Posted by: Shamus McGillicuddy
economy, Foote Partners, jobs, Networking, networking careers
According Foote Partners LLC, the technology labor market analysis firm, the United States added IT jobs in 2011, but companies are looking for a different kind of IT worker than they were in the past.
Foote CEO David Foote said that employers are looking for “hybrid” workers who have a combination of technical and business skills and experience.
“The broader trend continues to be employers hiring hybrid IT-business professional[s] with combinations of both business and technology knowledge, experience, and skills sets unlike those found in traditional IT organizations,” Foote said in a press release.
Foote examined the latest batch of U.S. employment numbers by the Department of Labor Bureau of Statistics. Foote tracked four key job segments that apply to the IT employment market. Two subgroups fall under the “Professional/Technical Services” category: “Management & Technical Consulting Services” and “Computer Systems Design & Related Services”. Those groups posted a net gain of 5,500 jobs in December, versus growth of 9,600 jobs in November.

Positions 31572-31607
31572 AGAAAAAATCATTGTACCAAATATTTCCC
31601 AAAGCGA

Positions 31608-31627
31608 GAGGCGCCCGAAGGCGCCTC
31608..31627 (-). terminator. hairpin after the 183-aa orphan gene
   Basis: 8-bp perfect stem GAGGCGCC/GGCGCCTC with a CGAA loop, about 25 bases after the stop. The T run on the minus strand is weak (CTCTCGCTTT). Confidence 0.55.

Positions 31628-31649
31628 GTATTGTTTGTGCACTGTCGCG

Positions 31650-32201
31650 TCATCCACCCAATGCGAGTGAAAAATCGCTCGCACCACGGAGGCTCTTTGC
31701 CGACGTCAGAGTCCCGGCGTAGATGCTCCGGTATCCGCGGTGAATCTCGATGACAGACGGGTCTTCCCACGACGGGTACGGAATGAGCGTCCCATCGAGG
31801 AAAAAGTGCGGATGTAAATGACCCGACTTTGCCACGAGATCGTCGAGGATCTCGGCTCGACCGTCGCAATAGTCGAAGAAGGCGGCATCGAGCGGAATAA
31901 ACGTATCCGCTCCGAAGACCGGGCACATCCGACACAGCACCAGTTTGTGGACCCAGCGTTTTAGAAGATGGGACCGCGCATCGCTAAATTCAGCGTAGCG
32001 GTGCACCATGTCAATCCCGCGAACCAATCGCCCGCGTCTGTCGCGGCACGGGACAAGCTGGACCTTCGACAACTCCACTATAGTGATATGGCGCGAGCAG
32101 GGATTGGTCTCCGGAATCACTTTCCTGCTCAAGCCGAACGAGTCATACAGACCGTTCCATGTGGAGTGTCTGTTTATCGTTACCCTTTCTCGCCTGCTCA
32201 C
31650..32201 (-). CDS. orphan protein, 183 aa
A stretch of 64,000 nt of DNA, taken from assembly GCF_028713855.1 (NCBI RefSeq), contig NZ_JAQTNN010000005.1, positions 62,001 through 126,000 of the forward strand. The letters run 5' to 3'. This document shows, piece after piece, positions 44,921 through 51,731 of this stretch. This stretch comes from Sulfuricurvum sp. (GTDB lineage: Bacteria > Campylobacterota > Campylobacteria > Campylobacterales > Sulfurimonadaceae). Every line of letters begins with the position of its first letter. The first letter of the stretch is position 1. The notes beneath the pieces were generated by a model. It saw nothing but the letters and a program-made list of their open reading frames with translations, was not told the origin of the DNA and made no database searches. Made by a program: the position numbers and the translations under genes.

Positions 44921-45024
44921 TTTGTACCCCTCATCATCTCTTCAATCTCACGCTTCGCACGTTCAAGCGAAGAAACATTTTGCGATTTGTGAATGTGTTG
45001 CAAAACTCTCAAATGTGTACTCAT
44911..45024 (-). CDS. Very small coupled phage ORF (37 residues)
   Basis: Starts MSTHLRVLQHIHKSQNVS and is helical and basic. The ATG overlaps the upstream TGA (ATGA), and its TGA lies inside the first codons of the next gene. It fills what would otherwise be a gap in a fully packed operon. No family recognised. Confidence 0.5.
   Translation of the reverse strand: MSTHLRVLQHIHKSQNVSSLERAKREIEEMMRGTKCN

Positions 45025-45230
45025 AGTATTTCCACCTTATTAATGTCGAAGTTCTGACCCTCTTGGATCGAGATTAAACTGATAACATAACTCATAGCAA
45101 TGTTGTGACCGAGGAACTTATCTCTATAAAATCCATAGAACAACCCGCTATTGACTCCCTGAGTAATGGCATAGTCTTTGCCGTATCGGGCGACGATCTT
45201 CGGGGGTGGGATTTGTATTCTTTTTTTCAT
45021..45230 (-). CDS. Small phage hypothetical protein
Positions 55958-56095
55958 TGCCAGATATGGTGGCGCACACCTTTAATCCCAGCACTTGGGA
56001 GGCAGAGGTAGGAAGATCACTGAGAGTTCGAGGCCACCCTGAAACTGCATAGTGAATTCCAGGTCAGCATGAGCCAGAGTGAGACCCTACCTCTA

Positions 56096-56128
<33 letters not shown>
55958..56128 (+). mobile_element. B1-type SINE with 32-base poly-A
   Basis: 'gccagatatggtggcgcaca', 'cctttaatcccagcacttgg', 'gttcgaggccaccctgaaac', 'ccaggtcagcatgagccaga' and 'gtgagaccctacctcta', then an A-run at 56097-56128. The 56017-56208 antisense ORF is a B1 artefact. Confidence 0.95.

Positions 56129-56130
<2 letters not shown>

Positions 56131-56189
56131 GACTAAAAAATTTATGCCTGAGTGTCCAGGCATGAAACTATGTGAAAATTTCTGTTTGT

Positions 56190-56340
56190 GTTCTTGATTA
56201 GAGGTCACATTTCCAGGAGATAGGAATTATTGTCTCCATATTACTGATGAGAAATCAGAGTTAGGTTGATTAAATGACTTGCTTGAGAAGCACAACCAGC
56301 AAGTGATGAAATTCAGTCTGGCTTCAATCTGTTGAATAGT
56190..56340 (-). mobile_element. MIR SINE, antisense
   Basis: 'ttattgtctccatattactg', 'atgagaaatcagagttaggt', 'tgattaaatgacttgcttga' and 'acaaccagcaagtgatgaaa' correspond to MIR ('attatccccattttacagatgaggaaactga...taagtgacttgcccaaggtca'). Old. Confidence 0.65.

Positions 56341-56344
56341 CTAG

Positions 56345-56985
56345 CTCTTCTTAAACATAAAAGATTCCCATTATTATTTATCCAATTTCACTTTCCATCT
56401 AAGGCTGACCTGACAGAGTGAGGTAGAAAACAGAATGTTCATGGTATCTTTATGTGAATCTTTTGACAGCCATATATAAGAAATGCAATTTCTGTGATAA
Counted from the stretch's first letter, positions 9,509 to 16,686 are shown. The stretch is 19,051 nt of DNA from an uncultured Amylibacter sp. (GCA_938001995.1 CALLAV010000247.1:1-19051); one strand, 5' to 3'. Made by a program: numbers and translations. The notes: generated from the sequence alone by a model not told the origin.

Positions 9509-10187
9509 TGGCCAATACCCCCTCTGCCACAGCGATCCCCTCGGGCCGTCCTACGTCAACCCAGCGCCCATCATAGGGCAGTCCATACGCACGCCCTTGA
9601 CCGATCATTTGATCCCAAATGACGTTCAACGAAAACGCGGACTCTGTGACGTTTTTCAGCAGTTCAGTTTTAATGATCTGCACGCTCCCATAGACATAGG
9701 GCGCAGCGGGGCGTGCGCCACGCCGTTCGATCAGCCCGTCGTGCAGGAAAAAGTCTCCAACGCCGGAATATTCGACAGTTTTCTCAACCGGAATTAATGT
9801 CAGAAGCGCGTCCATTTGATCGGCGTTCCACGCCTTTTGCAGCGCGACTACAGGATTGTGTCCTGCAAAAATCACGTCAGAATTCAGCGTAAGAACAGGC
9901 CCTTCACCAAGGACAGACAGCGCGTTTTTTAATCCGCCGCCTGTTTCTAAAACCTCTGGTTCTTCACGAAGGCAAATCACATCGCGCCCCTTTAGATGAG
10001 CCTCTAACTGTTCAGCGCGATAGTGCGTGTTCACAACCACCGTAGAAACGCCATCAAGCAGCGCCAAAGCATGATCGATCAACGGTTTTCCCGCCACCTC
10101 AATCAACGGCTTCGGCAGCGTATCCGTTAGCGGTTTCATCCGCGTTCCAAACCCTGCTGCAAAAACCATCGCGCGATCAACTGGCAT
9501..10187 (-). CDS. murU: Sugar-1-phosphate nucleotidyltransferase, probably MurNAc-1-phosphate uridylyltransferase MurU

Foote noted that two other tech segments under the “Information” jobs category, “Telecommunications” and “Data Processing, Hosting & Related Services” posted a net loss of 4,300 jobs in December and 41,800 in 2011. This trend reveals that traditional IT jobs that require technical skills and little else are not as in-demand as the so-called hybrid business/IT worker.
So while the technology job categories have had an up and down year in 2011, Foote noted that the hybrid IT/business professional is a hot and growing area that is hard to track through U.S. employment numbers because they often get reported within non-technical job categories. Regardless, Foote recommends that unemployed and underemployed IT workers retool themselves for this new hybrid model.
“It’s going to be tough going for a lot of people in 2012 but we’re confident that the hybrid IT-business professionals will continue to be a bright spot in a tepid employment market as well as people who possess a number off technical specializations that address specific areas of perceived business risk and reward. [IT workers] really need to study the employment market closely to spot opportunities that may be available to them right now or perhaps with some additional skills acquisition. For example, there are plenty of jobs out there right now that employers are having trouble filling because they can’t find suitable candidates.